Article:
commonly skipped classes occur on Fridays. Henebry also argues that the drop out rate and non-failing
rate is higher in classes with more frequent meetings, but cautions that shorter class periods potentially
result in too little teaching time. Rayburn and Rayburn (1999) studied the performance of accounting
majors in 8 week and 16 week managerial accounting classes that met for 150 minutes sessions and 75
or 50 minute sessions respectively. In this study, the researchers determined that student performance
was better in the courses that stretched over the 16 week period with shorter instruction periods but
the purpose of the study was more focused on the differences in the total duration of the course as
opposed to the length of each unit of instruction time.
With potential impact on attendance, particularly on Fridays, administrators need to examine
relationships between scheduling and absenteeism. Attendance in freshman classes is a problem that
continues to vex many faculty members and university administrators. When surveyed why they skip
class, students provided reasons from boredom to weather but it is important to note that 16% of the
students reported skipping classes because of inconvenient times and locations (Gump 2004).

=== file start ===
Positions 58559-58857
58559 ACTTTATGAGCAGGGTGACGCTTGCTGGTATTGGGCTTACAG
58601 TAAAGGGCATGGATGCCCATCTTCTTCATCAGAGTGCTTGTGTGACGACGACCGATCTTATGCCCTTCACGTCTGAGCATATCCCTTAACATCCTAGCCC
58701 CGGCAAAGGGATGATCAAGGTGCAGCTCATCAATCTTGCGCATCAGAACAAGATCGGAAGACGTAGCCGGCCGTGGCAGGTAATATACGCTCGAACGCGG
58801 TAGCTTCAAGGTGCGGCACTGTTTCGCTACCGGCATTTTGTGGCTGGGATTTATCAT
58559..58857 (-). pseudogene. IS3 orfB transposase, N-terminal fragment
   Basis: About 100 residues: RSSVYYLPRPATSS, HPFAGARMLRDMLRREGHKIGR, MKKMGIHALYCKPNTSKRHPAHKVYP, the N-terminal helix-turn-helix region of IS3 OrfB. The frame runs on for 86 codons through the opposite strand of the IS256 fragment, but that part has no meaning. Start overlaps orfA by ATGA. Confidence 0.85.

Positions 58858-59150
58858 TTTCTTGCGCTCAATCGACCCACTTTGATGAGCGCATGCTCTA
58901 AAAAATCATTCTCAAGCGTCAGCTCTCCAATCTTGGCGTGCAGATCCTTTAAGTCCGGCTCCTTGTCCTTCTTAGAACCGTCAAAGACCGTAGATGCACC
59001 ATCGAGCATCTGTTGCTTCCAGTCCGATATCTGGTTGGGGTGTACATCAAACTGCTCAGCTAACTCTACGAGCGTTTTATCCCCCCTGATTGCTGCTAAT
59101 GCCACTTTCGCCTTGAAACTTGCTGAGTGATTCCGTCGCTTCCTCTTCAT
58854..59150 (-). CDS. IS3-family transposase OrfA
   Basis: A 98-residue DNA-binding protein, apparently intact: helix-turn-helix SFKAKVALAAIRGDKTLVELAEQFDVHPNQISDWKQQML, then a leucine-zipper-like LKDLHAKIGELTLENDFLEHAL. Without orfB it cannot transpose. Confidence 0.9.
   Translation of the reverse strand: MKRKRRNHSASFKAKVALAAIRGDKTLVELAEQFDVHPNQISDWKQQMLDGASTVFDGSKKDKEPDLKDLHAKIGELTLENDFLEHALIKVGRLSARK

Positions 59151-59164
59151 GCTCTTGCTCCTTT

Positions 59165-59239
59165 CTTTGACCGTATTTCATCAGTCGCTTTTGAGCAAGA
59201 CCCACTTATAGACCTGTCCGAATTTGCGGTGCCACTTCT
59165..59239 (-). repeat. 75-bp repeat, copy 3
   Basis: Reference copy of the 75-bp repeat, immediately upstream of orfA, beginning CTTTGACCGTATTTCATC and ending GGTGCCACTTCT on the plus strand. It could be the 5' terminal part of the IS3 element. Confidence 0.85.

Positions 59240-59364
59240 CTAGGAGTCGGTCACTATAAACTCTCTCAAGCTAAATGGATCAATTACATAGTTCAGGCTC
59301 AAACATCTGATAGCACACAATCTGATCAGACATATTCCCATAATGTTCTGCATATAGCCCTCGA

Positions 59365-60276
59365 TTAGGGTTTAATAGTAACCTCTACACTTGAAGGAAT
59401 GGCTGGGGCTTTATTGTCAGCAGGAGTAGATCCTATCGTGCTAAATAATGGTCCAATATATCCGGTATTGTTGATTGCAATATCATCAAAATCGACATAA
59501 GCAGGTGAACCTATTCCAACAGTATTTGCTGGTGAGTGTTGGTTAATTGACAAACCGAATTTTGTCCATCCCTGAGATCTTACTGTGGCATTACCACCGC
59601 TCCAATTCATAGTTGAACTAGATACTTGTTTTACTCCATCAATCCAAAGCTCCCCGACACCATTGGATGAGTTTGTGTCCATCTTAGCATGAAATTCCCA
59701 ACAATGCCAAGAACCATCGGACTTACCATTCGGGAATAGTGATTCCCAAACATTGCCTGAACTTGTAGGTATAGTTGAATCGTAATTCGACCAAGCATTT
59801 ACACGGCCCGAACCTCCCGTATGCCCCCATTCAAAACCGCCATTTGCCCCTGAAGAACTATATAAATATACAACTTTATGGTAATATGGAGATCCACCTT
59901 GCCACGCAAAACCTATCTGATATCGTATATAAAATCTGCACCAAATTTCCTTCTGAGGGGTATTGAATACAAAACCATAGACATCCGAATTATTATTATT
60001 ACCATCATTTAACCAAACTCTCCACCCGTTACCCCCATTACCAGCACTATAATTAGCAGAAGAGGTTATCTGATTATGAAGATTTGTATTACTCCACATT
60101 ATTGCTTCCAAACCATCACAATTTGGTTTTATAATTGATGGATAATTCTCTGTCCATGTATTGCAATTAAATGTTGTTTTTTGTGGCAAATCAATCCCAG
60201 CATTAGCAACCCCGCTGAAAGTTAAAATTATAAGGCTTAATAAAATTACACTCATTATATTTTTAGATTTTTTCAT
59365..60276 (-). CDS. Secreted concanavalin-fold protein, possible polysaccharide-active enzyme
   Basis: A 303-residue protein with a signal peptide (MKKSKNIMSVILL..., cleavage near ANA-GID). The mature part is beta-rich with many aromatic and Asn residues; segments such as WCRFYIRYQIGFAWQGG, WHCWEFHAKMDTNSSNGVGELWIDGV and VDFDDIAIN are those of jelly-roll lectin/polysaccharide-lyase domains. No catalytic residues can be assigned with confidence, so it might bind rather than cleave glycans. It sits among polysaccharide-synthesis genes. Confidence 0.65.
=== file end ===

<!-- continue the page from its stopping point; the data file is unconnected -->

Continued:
Ultimately, these reasons and many more result in approximately 33% absentee rate in a typical class
each instruction period with attendance lower in core classes (Romer, 1993). Many research reports
link the importance of attendance to grade performance in class (Haberyan, 2003 ; Gump, 2005 ;
Marburger, 2001 ;Moore, Jensen Hatch et al., 2003 ) which in turn can affect retention and graduation
rates at institutions. Marsburger (2001) linked attendance to performance in economics courses by
stating that students who missed an instruction period were more likely to miss questions on the exam
that related to content covered that day. Gump (2005) found a strong negative correlation between
absences and final grades in large undergraduate education classes

Another factor to consider when discussing length of instruction periods is student attention span. In
examining computer instruction strategies, Kalman and Ellis (2004) found that computer instruction has
remained virtually unchanged over the past 20 years with most instruction taking place in instructor
demonstration format. With significant levels of instruction in survey courses still maintaining aspects
of the traditional lecture, the effect of class length on the student’s ability to remain attentive also
needs to be considered. In an often cited study on attention span during lectures, Johnstone and
Percival (1976) found that attention declines over time in somewhat predictable patterns. After the
initial “settling down” period, the first decline in attention happens 10 to 18 minutes later and the
attention patterns fell to only 3 to 4 minutes by the end of the lecture. Building on this research, Burns
(1985) studied presentation dynamics and attention and recall. Burns found that recall was highest
during the first five minutes of a presentation, lower during the next ten minutes, with recall being the